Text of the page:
Behavioral Health IPF Collaborative Newsletter September 2017  


Recommendations for Medication Reconciliation (Part I)
Should be completed at each patient transition

Medication reconciliation should not just be another task to complete but a means to:
  • Ensure safety, accuracy, and appropriateness of medication therapy
  • Facilitate communication and understanding between the care team and the patient
Don't forget to ask about:
  • OTC Medications
  • Vitamins
  • Herbal supplements
  • Other non-prescription supplements
  • Substance abuse
As a part of comprehensive transition plan, the above should be discussed with:
  • The patient
  • The family
  • Outpatient primary care provider
  • Behavioral health providers
Reconciled medication list should include:
  • The purpose of each medication
  • The date the reconciliation was completed
Optimal medication list elements include:
  • Name of medication
  • Purpose of the medication
  • Side effects
  • How to take the medication
  • When to take the medication
  • Future anticipated dosage changes, e.g. titrating doses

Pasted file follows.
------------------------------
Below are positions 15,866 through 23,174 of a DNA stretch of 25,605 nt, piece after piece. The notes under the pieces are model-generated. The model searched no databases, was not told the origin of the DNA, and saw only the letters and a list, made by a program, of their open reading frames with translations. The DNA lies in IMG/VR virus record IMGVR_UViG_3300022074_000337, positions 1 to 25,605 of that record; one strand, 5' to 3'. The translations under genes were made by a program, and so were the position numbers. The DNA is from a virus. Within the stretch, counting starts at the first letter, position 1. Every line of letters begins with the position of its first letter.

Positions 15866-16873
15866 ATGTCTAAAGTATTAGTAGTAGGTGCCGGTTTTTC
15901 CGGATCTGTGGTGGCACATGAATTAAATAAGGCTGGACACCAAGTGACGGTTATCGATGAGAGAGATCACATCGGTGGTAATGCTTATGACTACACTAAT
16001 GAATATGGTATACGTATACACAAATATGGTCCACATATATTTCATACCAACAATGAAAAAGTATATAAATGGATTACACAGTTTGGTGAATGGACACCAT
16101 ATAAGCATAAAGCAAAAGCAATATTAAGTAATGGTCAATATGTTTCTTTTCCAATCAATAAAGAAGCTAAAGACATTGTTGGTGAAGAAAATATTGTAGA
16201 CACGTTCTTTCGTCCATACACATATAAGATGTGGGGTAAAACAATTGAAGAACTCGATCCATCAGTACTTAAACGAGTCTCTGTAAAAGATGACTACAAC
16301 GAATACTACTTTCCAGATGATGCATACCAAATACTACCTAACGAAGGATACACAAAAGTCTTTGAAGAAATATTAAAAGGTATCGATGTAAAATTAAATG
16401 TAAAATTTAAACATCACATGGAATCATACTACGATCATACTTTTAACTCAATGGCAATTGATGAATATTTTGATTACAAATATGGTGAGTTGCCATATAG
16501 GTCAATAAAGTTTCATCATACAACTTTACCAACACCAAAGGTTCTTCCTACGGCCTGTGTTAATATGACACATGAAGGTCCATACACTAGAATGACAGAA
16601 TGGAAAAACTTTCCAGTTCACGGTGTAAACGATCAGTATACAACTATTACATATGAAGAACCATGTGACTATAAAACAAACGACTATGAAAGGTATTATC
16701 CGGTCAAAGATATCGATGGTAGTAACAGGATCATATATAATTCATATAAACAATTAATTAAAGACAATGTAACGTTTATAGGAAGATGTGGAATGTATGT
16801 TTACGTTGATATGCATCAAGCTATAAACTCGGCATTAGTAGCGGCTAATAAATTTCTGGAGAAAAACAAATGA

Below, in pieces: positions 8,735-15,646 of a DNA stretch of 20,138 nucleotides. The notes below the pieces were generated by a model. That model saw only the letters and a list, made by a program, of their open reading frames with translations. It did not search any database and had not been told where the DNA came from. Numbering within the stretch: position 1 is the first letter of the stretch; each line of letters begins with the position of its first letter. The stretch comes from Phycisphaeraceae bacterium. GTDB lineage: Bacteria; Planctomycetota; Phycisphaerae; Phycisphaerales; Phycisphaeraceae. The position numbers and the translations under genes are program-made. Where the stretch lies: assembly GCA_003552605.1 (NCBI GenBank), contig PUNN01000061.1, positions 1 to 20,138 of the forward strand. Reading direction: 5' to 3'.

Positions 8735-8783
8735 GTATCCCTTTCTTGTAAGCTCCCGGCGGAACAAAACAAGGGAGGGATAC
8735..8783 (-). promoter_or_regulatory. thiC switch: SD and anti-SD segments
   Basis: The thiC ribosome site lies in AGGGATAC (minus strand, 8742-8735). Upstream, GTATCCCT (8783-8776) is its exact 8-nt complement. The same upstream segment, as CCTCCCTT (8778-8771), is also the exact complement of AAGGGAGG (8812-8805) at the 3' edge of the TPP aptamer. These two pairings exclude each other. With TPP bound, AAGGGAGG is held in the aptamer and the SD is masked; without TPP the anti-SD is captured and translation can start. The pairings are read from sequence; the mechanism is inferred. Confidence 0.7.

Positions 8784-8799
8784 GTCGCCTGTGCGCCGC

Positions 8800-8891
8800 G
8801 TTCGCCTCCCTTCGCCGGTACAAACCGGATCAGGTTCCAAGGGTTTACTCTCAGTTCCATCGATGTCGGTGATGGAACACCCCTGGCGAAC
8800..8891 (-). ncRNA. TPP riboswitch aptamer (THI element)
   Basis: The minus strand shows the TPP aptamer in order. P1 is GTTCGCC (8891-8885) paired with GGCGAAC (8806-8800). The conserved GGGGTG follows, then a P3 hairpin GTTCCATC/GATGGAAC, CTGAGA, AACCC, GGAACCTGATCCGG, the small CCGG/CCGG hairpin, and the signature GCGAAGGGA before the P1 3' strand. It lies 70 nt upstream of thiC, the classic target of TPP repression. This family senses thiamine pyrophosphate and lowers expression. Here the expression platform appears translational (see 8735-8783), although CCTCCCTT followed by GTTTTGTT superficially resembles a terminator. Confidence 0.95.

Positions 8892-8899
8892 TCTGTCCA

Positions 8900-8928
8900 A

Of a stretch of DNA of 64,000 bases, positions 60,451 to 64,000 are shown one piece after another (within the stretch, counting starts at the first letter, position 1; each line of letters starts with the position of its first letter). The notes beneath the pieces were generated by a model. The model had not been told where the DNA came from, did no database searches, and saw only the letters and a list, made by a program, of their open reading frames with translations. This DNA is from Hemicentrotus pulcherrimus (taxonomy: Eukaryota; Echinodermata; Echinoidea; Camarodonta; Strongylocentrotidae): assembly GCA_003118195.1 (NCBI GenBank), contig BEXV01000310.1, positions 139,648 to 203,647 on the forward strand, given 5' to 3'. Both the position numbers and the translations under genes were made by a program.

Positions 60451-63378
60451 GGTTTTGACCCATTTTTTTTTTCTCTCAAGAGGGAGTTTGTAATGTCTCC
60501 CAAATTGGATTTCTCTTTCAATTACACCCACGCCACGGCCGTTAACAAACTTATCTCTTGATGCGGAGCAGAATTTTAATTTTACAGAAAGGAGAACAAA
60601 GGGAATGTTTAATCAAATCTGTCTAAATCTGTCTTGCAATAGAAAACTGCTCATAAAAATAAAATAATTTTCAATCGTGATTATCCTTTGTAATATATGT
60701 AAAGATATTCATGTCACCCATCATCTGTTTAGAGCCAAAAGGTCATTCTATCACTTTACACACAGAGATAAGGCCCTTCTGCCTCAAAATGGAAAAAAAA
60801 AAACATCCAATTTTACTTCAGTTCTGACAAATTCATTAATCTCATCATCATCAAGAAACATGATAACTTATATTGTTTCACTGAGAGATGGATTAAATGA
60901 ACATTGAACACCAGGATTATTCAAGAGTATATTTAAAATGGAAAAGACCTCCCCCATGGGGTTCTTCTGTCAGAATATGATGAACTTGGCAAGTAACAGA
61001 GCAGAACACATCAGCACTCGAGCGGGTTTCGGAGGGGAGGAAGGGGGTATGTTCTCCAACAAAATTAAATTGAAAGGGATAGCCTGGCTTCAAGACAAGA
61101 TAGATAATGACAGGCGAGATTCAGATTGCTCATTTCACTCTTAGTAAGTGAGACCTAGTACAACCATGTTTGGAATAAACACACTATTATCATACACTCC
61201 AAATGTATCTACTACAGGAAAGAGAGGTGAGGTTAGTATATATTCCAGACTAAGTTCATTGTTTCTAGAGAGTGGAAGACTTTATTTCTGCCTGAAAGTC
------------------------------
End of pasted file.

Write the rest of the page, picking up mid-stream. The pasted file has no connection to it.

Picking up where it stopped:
• Current changes in the medication regime
  • Formulary availability, cost and generic alternatives
  • Possible interactions with other medications and substances such as alcohol and food 
Source of recommendations:

Project RED Webinar #3
Tool 3: How to Deliver the Re-Engineered Discharge at Your Hospital
Friday, September 29, 2017
1:00-2:00 pm EST
This material was prepared by GMCF for Alliant Quality, the Medicare Quality Improvement Organization for Georgia and North Carolina, under contract with the Centers for Medicare & Medicaid Services (CMS), an agency of the U.S. Department of Health and Human Services. The contents presented do not necessarily reflect CMS policy. Publication No. 11SOW-GMCFQIN-G1-17-51